by Peter-John Hannabus (P-J) – Retired Lighthouse Keeper 1970s
From the 1800s to the late 1970s, fifty three manned stations spanned the South African coast, before automation slowly forced the Lighthouse Keepers out of their cottages and away from their unique way of life.
The Hannabus Dynasty entered the Lighthouse Service in the early 1900s and covered eighteen lighthouses between them, stretching from the east coast at Cape St. Lucia Lighthouse, Natal, at position 28°31´08´´S., 32°23´50´´E, to the opposite west coast at Diaz Point in Luderitz, Namibia, at 26°38´11´´S, 15°05´37´´E.
Born at Cape Agulhas Lighthouse, P-J grew up in an environment with characteristics and influences at play, which attracted him to follow in the footsteps of his father, his uncle and his grandfather.
P-J’s duties, often as a Relief Lighthouse Keeper, took him from coast-to- coast exposing him to many different situations. Drawing on these experiences, plus stories handed down and childhood memories, he provides us with a window into the world of these men.
One Saturday morning on February 1st, 1919, Mr. Abbott, a guano foreman and his assistant, were fishing in a longboat off the island. Around midday a strong sou ‘westerly wind came up, whipping up the sea. Abbott’s stepdaughter, Frances, worried for their safety, climbed onto the roof of their cottage and saw the men battling the wind to get back to shore. Frances raised the alarm and all three of the Lighthouse Keepers, Hayward, Hughes and Ward, rushed to their aid in another longboat.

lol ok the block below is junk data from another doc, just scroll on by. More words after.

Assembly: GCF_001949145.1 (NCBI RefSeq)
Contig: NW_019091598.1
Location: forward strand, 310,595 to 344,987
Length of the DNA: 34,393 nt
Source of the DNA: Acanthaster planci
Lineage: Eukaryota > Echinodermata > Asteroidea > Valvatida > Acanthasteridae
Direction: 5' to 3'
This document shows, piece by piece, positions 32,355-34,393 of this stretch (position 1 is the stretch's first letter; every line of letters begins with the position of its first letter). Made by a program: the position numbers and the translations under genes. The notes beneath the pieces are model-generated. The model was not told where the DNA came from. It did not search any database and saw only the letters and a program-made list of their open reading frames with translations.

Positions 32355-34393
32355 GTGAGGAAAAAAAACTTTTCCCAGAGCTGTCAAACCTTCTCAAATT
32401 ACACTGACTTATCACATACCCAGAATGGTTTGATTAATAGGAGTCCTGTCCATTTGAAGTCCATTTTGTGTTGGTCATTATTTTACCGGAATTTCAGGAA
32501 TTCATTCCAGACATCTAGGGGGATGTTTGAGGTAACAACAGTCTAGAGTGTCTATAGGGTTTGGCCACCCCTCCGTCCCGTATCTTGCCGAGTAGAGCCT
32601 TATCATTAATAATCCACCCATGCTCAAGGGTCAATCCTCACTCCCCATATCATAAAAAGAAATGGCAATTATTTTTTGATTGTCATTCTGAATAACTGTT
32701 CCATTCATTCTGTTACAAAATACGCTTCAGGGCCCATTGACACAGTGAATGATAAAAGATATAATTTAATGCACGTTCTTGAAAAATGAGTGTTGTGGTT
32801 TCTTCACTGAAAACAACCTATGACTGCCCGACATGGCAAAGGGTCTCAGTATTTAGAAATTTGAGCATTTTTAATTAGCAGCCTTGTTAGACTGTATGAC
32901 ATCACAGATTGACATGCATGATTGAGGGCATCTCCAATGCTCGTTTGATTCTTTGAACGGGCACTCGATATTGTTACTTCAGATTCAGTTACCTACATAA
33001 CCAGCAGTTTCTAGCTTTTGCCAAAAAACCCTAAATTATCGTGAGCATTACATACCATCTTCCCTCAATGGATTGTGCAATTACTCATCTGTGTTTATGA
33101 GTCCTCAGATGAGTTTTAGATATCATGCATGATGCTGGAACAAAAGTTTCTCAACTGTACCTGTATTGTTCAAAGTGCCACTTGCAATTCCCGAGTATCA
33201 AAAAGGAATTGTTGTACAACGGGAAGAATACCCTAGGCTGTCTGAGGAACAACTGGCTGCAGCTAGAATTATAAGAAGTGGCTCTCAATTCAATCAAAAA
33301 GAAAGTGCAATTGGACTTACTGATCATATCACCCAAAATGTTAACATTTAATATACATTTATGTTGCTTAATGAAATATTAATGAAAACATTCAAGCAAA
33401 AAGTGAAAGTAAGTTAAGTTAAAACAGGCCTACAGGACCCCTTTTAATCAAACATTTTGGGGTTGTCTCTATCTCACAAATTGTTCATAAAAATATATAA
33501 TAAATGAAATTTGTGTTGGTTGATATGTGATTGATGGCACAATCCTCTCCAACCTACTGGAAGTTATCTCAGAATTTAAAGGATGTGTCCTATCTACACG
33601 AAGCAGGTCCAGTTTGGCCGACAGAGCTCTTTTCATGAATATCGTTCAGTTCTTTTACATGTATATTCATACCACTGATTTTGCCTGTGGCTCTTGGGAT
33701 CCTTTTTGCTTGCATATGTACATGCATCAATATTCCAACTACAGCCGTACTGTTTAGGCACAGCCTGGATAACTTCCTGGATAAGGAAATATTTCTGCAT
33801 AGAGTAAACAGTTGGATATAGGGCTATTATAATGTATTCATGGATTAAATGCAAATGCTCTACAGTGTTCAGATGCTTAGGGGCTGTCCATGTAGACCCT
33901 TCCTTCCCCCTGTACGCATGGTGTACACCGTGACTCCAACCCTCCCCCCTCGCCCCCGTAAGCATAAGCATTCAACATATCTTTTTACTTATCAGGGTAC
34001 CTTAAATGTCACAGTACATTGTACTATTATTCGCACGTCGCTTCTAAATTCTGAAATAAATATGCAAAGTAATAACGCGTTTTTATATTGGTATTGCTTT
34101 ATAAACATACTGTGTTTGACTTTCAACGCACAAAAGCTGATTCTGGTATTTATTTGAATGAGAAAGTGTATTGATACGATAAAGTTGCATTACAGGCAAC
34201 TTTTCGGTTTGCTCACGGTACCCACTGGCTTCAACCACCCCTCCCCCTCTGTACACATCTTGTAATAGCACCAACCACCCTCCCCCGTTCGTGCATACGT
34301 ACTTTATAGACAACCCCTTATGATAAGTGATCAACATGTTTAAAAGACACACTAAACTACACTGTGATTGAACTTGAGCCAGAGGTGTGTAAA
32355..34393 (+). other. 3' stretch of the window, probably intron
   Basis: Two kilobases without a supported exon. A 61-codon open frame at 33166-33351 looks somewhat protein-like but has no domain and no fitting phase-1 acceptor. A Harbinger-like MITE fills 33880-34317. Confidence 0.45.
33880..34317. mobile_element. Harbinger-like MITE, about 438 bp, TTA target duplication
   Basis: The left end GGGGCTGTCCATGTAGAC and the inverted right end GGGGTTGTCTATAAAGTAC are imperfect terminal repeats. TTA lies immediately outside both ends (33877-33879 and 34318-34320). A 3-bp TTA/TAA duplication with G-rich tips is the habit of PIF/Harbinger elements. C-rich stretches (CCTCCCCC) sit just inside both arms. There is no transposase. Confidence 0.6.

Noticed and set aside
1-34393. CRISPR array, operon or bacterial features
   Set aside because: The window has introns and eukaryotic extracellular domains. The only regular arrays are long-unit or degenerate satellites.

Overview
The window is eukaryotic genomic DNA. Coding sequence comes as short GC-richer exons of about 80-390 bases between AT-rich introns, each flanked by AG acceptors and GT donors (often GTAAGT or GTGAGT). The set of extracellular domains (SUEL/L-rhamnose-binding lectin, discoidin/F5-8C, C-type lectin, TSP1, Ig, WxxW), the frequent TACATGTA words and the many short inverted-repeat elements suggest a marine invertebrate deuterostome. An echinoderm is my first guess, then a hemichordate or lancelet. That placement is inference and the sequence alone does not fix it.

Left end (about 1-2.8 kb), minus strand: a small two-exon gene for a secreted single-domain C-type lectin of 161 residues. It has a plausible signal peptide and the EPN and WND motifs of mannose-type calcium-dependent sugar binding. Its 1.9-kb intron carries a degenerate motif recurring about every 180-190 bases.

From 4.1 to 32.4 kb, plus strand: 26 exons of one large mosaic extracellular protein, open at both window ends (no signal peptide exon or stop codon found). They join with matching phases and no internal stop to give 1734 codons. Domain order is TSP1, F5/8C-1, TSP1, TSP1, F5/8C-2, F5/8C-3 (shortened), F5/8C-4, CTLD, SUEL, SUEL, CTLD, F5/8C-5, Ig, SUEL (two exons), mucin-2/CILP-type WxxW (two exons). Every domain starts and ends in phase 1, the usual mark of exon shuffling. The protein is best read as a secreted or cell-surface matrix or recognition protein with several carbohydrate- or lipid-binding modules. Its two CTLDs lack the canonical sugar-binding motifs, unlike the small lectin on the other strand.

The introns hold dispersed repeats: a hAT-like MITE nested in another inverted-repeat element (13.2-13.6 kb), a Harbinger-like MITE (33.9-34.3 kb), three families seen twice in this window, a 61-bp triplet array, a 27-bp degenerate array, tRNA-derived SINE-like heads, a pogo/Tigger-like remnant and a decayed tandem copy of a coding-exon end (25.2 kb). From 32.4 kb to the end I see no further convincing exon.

Once out to sea, a fog enveloped the three Lighthouse Keepers and they were lost to sight fighting wind and waves. Just before dark, the wives who had no idea how to operate the Light, together with the children, gathered all the lamps in the houses and took them up to the lighthouse lantern room to guide the husbands back and to warn ships on this stormy night! The families took turns to rotate the lens throughout the night with still no sign of the men. About midday the next day, the men made it back to shore but alas, without Abbott. He and his assistant were never found.
In recognition of the bravery of the Keepers, Harry Claude Lee Cooper, the esteemed Lighthouse Engineer, awarded the men gold watches and the wives received crafted handbags!
These are just part of the large band of lighthouse men and women whose brave deeds prove their commitment to their duties, irrespective of the risks to their own lives.
Whilst we are still on
an intriguing similarity has come to my attention. Bird Island
In 1884 Thesen and Company of
Town purchased their first coastal steamer in Norway and brought her out to the Cape. This was the SS Agnar,
an iron vessel of 427 tons. The Agnar
soon found a place for herself in the trade between Cape
Town, and Knysna and after
five years a second steamer the SS Ingerid
joined her. The Agnar and Ingerid sailed regularly between Mossel
Bay Table Bay and Knysna and before long they enjoyed a
virtual monopoly of the steamship traffic to the little port. (Ships and by Marischal Murray) South Africa
From 1920 to 1928 Agnar loaded guano on
. Strangely similar in shape and design to the
SS Waratah, which disappeared off the
coast in 1909, Agnar was a very much
smaller vessel. The Agnar also met
her fate by disappearing without trace twenty nine years later, between Transkei Madagascar and . With thirty four souls
aboard, a cyclone had raged across her track and she never reached Mauritius . All that was
ever found was a damaged hatch cover. A tragic end to those poor souls on a
hardworking little steamer. Port Louis